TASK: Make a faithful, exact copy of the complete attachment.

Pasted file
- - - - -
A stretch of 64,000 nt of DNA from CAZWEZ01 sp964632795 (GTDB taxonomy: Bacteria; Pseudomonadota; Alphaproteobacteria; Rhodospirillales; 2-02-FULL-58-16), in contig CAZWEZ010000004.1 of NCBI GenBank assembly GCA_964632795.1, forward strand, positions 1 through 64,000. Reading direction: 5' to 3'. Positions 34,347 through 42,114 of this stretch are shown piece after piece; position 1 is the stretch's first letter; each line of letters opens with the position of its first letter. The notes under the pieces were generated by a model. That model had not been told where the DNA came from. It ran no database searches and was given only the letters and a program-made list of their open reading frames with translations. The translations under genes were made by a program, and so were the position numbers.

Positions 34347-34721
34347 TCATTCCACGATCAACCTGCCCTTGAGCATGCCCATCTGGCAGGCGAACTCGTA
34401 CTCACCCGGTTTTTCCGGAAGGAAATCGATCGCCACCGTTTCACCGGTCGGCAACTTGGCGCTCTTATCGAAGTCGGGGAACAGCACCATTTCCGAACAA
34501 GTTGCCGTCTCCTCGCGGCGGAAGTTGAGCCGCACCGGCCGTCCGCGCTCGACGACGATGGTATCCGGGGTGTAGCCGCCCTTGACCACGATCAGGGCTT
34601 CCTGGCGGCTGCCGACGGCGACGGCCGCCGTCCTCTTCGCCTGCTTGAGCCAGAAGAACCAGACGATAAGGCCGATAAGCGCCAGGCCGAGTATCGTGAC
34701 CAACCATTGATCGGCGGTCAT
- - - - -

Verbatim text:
A stretch of 64,000 nt of DNA from CAZWEZ01 sp964632795 (GTDB taxonomy: Bacteria; Pseudomonadota; Alphaproteobacteria; Rhodospirillales; 2-02-FULL-58-16), in contig CAZWEZ010000004.1 of NCBI GenBank assembly GCA_964632795.1, forward strand, positions 1 through 64,000. Reading direction: 5' to 3'. Positions 34,347 through 42,114 of this stretch are shown piece after piece; position 1 is the stretch's first letter; each line of letters opens with the position of its first letter. The notes under the pieces were generated by a model. That model had not been told where the DNA came from. It ran no database searches and was given only the letters and a program-made list of their open reading frames with translations. The translations under genes were made by a program, and so were the position numbers.

Positions 34347-34721
34347 TCATTCCACGATCAACCTGCCCTTGAGCATGCCCATCTGGCAGGCGAACTCGTA
34401 CTCACCCGGTTTTTCCGGAAGGAAATCGATCGCCACCGTTTCACCGGTCGGCAACTTGGCGCTCTTATCGAAGTCGGGGAACAGCACCATTTCCGAACAA
34501 GTTGCCGTCTCCTCGCGGCGGAAGTTGAGCCGCACCGGCCGTCCGCGCTCGACGACGATGGTATCCGGGGTGTAGCCGCCCTTGACCACGATCAGGGCTT
34601 CCTGGCGGCTGCCGACGGCGACGGCCGCCGTCCTCTTCGCCTGCTTGAGCCAGAAGAACCAGACGATAAGGCCGATAAGCGCCAGGCCGAGTATCGTGAC
34701 CAACCATTGATCGGCGGTCAT